For the first time in a while, there’s enough yield in short-term cash investing to make CFOs and treasurers notice.
Relatively safe and liquid money market funds, Treasury bills, and other credit instruments have attractive rates again because of the Federal Reserve's interest rate hikes. Inflation, of course, has also made seeking some yield prudent — cash idle on balance sheets becomes less valuable by the day.
While a company might be unable to fully offset increases in the costs of materials, labor, and energy use without taking on undue risk, treasury departments have realistic alternatives to parking cash in bank accounts.
“The Fed and global central banks have suppressed market-determined interest rates” for years, Jerry Klein, a managing director at Treasury Partners, told CFO. “Now, as the Fed pulls the punch bowl … our clients are very excited about the opportunity to earn significant interest income on cash balances.”
A company with $1 billion to invest could earn $30 to $40 million of interest income compared with about $2 million in the past couple of years, Klein estimated.
That’s not guaranteed, though, given the complicating factors: the Federal Reserve’s monetary tightening cycle is not over; yields on bonds and money market funds do not move in lockstep with the benchmark Fed funds rate; and a recession could force the Fed to abandon the aggressive monetary tightening cycle.
“It happens to be one of the quickest [interest rate] moves upward that we have seen in our lifetimes,” Klein said, of the Fed's interest rate hikes. That partly explains why U.S. banks seem extremely slow to raise their deposit rates.
But treasurers can earn income apart from bank accounts without losing principal and staying relatively liquid in the event economic conditions worsen. Following are four tips for approaching short-term investments.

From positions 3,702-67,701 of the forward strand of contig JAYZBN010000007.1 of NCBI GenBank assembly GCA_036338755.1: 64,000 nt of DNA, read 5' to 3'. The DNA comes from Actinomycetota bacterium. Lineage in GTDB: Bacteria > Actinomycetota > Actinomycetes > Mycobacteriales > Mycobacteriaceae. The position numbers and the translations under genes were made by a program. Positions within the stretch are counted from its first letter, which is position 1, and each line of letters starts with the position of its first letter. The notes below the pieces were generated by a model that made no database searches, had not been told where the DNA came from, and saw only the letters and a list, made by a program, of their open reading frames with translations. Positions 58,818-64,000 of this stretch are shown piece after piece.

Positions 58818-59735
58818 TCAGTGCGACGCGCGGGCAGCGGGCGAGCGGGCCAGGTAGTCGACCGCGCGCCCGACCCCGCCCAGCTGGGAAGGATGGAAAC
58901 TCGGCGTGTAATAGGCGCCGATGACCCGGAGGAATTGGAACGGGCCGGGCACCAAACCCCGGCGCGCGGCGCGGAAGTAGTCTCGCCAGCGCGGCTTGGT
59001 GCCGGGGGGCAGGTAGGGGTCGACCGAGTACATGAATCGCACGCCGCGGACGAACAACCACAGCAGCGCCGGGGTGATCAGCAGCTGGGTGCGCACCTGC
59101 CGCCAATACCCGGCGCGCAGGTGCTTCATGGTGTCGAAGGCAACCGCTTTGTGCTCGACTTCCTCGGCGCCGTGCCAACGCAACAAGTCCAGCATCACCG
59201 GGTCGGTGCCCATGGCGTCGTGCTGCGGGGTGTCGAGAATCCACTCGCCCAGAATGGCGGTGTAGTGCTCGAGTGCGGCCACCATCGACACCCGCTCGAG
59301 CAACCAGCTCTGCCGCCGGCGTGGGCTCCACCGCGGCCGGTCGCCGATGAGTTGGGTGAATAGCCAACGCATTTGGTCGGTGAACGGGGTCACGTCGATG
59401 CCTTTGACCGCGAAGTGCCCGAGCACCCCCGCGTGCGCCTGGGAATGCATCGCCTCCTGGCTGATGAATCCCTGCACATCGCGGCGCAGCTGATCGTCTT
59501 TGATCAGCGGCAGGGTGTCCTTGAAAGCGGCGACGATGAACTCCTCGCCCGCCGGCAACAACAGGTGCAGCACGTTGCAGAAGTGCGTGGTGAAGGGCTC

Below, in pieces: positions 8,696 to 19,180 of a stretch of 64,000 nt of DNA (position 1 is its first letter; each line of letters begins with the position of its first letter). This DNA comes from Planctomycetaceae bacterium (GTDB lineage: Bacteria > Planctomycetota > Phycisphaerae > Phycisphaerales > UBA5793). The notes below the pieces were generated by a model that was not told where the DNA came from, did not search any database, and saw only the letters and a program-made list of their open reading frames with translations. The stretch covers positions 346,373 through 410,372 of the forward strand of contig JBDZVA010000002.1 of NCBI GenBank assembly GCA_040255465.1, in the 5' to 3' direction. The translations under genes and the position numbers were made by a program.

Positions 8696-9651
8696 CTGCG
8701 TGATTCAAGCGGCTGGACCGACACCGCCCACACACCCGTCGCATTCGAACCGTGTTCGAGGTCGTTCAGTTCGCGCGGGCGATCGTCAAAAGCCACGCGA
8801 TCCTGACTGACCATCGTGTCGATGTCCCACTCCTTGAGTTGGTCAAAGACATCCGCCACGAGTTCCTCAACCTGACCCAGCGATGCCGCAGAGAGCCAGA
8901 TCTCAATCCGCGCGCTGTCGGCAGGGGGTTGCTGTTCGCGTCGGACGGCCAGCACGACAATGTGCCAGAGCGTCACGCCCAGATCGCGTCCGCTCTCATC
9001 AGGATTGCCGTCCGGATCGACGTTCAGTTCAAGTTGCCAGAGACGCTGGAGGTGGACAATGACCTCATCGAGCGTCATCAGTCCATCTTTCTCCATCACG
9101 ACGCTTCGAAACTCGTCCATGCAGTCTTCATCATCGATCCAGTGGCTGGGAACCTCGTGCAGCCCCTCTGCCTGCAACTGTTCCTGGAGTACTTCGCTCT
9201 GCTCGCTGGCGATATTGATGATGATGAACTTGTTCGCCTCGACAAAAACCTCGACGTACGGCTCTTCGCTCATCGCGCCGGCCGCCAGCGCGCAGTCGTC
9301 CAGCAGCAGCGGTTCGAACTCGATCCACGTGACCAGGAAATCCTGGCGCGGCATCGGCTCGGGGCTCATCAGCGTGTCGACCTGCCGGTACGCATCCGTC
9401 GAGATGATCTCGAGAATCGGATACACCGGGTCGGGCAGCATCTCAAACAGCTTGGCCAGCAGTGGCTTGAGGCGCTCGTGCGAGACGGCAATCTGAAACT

1. Money market funds are safe and liquid, but beware they have a downside. “The presumed safe bet” is to leave excess cash balances in money market funds (MMFs) and short-maturity (less than three months) Treasury bills, Lance Pan, director of investment research & strategy at Capital Advisors Group, wrote in a market commentary.
Money market fund assets have climbed from $4.47 trillion in April 2022 to $4.58 trillion as of October 5, according to the Investment Company Institute.
Very few corporations still allocate cash to prime institutional MMFs due to the market’s structural vulnerabilities. But Government and Treasury MMFs made up 14% of organizations’ cash allocations in the most recent Association for Financial Professionals Liquidity Survey.
The problem is MMFs can offer low yield potential compared with the Fed funds rate. “In rising rate environments, money market fund yields lag the spot market and vice versa, when rates decline,” said Klein.
In Pan's experience, yields on a typical government fund MMF, however, take the duration between FOMC meetings to climb to the bottom of the Fed funds range, he said.
For example, Fed funds were raised to a range of 3.0% to 3.25% on September 21. The Crane Data institutional Government Fund index yielded 2.61% as of October 6. And that 2.61% doesn’t include MMF investor fees.
2. Consider a “laddering” strategy. Laddering — buying bonds with laddered maturities and going further out on the yield curve — can boost returns.